Either way, this is the beginning of the end. By the end of the year (absent further health drama) I will have earned my MSLIS and will be on the market for a professional library job. This is perhaps scariest: I’ve watched the job boards since I’ve started and lately jobs that look interesting seem out-of-reach with respect to qualifications. Also, everything I hear about library hiring suggests that nothing of value will be had from my 25+ years of professional work in business and academia.
No time like the present to get this all sorted out.
They may be interesting … or not.
The subject pretty much tells it all. I didn’t come here to learn much about technology–the accident of my career up to my point leaves me well-positioned with respect to most new technologies. Instead, I came here to understand the practice which will help us as librarians to harness these technologies, leading to enabling our members and communities to improve their lives and situations. The pieces of this course which were most attractive to me are the transparency and reflective practice pieces. These pieces aren’t necessarily evident to our members, but they are (in my estimation) vitally important. Collectively they ensure that we (as librarians) provide the best possible value to our members.
Transparency, of course, isn’t necessarily visible to our members on first glance. They have, to a point, to already have information literacy skills to truly see the value here. Perhaps the most telling part of transparency (as discussed in our readings) is that the value of transparency is getting through to Big Business. Several of these readings touch on various ways that really big business (like Microsoft) is working to become more transparent. If Microsoft can work this way there should be no reason libraries can’t learn from their effort toward transparency.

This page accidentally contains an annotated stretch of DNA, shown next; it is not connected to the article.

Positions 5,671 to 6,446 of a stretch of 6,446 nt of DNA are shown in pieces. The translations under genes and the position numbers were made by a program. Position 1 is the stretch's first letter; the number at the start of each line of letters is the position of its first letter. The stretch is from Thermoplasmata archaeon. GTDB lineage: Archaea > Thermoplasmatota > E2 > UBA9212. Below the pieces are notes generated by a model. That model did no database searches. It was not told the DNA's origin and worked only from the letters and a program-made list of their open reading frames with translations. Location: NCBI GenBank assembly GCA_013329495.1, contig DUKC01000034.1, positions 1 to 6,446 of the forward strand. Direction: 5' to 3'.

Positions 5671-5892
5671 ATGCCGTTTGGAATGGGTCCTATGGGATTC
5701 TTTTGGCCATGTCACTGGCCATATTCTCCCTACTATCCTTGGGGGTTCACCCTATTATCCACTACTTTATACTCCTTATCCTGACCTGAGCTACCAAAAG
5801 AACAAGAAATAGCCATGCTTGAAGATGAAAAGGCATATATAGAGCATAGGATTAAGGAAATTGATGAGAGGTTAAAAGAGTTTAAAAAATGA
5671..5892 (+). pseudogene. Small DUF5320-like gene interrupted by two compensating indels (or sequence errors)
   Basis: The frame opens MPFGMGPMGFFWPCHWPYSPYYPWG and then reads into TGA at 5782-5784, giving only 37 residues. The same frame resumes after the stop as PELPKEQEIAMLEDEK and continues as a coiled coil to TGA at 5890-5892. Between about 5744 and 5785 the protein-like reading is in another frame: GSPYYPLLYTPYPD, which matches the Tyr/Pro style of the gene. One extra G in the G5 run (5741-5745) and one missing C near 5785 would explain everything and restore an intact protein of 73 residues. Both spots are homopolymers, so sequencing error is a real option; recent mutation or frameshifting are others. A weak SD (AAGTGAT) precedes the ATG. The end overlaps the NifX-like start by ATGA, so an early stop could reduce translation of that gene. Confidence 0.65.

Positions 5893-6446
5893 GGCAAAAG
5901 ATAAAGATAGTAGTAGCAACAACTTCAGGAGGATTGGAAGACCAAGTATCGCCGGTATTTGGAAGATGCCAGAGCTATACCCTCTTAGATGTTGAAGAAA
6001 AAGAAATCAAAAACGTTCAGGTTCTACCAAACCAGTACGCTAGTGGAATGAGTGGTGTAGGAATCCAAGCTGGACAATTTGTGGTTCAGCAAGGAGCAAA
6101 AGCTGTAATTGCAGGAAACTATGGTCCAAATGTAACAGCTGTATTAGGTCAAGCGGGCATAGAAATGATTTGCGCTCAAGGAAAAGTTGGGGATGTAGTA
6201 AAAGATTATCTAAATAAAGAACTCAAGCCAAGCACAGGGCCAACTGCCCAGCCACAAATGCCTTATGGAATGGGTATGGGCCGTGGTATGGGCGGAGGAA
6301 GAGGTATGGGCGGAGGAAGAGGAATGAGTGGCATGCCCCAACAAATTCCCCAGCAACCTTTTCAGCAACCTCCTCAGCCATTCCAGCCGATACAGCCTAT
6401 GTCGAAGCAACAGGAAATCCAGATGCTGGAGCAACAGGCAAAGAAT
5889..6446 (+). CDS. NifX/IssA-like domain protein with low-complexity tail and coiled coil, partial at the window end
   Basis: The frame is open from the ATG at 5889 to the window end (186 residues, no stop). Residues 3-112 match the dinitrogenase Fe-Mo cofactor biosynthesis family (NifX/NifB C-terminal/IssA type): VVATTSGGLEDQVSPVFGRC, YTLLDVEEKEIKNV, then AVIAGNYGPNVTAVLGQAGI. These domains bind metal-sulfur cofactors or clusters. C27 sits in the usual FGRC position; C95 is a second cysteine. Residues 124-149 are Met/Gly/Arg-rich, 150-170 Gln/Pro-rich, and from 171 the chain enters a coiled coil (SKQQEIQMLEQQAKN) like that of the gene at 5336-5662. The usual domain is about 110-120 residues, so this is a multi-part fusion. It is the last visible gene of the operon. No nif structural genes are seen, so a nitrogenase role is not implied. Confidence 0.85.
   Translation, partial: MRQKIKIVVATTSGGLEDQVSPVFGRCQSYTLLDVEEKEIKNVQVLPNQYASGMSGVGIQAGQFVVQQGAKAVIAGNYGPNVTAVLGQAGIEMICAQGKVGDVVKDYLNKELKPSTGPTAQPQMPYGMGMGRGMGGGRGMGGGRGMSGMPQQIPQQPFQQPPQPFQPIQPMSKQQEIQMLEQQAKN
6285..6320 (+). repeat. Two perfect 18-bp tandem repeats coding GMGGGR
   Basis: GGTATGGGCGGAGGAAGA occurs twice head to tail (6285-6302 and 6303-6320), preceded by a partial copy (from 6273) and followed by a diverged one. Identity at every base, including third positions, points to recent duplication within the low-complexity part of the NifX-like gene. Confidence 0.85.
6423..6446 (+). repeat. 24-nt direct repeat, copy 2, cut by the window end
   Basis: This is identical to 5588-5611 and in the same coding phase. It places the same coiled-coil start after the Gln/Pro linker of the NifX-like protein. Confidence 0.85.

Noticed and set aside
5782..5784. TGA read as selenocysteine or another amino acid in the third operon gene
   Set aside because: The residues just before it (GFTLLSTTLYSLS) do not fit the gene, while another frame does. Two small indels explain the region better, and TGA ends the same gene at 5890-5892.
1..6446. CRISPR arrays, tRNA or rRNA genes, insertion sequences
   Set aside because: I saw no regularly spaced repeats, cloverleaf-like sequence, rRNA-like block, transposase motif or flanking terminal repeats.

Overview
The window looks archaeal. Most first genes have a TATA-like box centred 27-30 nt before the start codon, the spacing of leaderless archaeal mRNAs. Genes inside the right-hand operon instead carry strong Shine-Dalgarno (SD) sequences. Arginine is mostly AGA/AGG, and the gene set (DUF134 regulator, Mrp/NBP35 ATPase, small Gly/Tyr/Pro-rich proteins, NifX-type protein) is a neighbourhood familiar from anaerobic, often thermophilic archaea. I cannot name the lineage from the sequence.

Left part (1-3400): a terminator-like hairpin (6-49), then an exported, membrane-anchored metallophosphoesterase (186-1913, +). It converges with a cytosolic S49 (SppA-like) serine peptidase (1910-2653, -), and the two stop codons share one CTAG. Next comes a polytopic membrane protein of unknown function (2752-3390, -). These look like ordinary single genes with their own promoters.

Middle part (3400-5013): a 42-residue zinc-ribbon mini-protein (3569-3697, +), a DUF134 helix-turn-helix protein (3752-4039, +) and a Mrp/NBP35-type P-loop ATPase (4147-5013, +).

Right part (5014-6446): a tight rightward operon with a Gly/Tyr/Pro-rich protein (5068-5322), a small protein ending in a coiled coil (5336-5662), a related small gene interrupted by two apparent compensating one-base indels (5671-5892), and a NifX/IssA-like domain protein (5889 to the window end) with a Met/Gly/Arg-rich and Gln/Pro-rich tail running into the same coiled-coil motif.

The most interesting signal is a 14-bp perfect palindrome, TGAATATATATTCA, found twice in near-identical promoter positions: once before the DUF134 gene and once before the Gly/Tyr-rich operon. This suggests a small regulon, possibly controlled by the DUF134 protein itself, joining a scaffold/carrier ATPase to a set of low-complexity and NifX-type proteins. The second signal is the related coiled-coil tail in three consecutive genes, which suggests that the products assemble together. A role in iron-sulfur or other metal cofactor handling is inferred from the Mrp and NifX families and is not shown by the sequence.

Reflective practice makes us more powerful by providing us with the power and the space with which to better understand our members and their desires and needs. This turns out to be something very relevant to me this semester: outside my library school experience it’s been a very difficult semester for many personal reasons. Reflective practice (on the part of some professors) helped them be responsive to my current situation in a time of need, and I can only hope to be at least that helpful to someone else in the future.
Since all the kids are doing it, I’ve attached my director’s brief to this message. You can see the PDF here: Henry Mensch Directors Brief. I talked about Twitter–it’s easy to see people have great success with Twitter, but it can be difficult to discern why and how that happened. I attempt to get at some of the elements of successful Twitter interactions, as well as why Twitter might be better for engaging library members than some other social media that is available today.
I’ve already made one change to my own practice as a result of this class: I’ve revived my own personal blog. There is still, clearly, room to grow (as of right now, for instance, there’s no page that tells you who’s writing this stuff!) but that will be fixed before long.
It has been a pleasure reading all your work this semester, and I hope I run into you some of you this summer at ALA Annual or SLA (I plan to attend both). If you like you may follow me on Twitter as @henare.